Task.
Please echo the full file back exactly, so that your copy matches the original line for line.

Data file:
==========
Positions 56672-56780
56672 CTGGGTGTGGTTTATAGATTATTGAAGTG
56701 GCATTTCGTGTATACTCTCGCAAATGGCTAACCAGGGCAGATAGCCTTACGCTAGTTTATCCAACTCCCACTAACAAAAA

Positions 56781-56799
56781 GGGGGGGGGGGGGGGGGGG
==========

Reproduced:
Positions 56672-56780
56672 CTGGGTGTGGTTTATAGATTATTGAAGTG
56701 GCATTTCGTGTATACTCTCGCAAATGGCTAACCAGGGCAGATAGCCTTACGCTAGTTTATCCAACTCCCACTAACAAAAA

Positions 56781-56799
56781 GGGGGGGGGGGGGGGGGGG